Taken in 1951 during an expedition to the Himalayas, the photographs show suspiciously large footprints in the snow.
Background & history of production
The Remington 1858 New Model revolver was a percussion revolver issued as a secondary weapon to soldiers of the Union Army during the American Civil War.
First produced in 1862, the gun came into widespread use in 1864 after a fire at the Colt factory in Hartford, Connecticut destroyed much of the building along with existing stock, machinery and plans.
The fire halted production at the factory for some time, and the U.S Government turned to the New Model revolver as a replacement for the Colt 1860 Army revolver, which was no longer available.
The high quality of the weapon saw it favoured by many for its durability, accuracy and the speed at which it could be reloaded using a spare cylinder (around six seconds).
The ‘top-strap’ frame design meant the weapon could withstand the rigours of battle, and many officers purchased the guns with their own money as they preferred it to their original service-issue weapons.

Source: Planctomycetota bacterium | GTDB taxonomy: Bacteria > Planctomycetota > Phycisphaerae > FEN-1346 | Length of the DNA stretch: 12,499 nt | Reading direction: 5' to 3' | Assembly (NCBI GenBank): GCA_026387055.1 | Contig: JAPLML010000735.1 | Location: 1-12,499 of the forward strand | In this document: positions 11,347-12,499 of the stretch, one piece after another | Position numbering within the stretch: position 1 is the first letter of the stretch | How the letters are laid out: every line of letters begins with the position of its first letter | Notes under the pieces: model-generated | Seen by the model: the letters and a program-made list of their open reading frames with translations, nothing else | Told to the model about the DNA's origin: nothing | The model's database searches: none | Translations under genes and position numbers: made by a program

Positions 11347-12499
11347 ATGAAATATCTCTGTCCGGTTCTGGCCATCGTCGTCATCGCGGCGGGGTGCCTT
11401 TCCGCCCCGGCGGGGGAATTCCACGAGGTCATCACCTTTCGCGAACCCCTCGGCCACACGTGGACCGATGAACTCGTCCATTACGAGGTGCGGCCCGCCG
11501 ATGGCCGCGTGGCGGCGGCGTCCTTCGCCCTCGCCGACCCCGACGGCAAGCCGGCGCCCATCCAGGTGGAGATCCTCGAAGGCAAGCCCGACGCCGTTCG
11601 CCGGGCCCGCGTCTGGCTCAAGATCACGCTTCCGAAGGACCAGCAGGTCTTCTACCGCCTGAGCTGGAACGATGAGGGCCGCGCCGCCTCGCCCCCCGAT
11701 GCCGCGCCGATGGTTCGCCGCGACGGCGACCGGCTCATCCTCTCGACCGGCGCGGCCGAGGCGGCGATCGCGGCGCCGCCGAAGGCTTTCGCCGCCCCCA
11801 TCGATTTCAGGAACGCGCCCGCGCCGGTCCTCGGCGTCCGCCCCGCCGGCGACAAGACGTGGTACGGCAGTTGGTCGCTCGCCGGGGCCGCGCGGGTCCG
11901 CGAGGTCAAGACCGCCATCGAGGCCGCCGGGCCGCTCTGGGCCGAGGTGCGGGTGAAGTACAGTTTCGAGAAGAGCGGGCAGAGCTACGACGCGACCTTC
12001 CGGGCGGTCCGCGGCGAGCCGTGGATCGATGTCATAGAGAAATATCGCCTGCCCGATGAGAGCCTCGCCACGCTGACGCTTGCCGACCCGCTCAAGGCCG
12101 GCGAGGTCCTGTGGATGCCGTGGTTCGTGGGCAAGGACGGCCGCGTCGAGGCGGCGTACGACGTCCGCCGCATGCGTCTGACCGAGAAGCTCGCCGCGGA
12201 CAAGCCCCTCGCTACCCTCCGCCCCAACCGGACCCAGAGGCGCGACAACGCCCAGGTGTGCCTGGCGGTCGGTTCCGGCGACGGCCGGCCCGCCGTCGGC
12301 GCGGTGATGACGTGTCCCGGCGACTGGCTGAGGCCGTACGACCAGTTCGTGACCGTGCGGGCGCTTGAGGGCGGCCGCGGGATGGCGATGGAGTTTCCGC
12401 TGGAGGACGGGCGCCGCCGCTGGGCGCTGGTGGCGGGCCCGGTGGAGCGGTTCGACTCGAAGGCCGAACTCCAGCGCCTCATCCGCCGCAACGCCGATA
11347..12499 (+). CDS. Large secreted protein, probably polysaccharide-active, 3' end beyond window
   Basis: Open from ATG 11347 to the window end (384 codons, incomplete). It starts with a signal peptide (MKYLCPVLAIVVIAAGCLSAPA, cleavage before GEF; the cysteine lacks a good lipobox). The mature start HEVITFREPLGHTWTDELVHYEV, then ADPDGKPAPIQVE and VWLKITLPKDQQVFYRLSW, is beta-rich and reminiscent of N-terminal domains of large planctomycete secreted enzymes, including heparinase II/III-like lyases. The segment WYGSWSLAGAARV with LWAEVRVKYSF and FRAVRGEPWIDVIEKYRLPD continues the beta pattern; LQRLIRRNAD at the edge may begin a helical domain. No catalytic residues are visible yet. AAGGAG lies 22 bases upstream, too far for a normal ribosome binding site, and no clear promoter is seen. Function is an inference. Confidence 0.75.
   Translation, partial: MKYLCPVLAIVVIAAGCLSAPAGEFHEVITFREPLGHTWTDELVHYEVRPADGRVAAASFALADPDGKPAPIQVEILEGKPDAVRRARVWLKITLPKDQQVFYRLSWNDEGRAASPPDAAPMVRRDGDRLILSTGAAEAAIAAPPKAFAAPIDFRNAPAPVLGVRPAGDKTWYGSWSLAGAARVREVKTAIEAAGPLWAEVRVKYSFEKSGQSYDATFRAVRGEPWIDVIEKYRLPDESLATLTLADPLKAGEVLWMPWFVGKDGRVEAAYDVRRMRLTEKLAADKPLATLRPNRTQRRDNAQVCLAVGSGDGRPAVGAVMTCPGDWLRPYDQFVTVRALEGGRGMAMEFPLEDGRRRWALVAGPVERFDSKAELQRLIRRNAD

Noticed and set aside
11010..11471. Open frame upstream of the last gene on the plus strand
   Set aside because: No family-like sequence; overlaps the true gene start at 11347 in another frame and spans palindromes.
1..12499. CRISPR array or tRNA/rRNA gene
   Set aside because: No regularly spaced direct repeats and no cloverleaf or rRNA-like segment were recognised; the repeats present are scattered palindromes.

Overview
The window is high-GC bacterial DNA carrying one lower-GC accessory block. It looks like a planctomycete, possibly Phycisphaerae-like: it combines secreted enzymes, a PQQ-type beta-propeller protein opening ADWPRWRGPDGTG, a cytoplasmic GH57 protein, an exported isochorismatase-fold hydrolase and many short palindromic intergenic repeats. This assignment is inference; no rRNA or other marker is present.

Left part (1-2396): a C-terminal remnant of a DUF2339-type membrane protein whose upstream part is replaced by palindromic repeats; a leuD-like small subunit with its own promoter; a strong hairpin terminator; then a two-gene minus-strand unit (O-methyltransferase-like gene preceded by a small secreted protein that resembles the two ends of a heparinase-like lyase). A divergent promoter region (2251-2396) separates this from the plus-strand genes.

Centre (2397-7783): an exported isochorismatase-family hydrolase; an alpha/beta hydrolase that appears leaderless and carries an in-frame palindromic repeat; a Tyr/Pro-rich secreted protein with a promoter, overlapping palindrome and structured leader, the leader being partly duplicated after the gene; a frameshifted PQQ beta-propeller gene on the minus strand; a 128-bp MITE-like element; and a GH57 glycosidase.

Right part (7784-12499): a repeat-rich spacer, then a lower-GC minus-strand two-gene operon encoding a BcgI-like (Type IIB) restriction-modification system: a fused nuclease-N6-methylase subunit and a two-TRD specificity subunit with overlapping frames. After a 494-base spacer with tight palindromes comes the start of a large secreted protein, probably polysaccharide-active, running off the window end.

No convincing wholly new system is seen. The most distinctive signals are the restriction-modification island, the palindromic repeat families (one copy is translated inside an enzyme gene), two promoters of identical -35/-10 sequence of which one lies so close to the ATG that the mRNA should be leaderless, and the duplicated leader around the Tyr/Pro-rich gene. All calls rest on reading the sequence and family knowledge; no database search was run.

Approximately 132,000 models were made, with production lasting until 1875.
Although known as the Remington 1858 New Model revolver, the guns were first manufactured in 1862 and are merely stamped with the ‘1858’ patent date.
The gun was used predominantly by the Union Army, but many were sold on the black market to Confederate soldiers. The Confederates also produced their own, illegal versions of the weapons using brass instead of steel for the frames.
Steel supplies were low during the war and the Confederate Army used all available gun-metal for cannons and other larger weapons. Brass was in greater supply and provided the necessary strength – meaning many original Confederate New Model revolvers can be identified by their striking brass frames.
Price guide and notable auction sales
The average price for a New Model revolver can vary from approximately $1,000 to $6,000, depending on its condition. Unfired models still in their original boxes can occasionally sell for $7,000 - $10,000.
In June 2012, a Remington 1858 New Model revolver which formerly belonged to the Wild West showman Buffalo Bill sold at Heritage Auctions for a price of $239,000.
Buffalo Bill, real name William Cody, had used the gun whilst serving as a civilian scout for the US army during the American Indian wars. He had originally gifted the gun to his friend Charlie Trego in 1906, and the weapon was sold alongside the original not from Cody which read:
“"To Charlie & Carrie Trego. This old Remington revolver. I carried and used for many years in Indian Wars and Buffalo killing. And it never failed me. WF Cody Dec 13th 1906".
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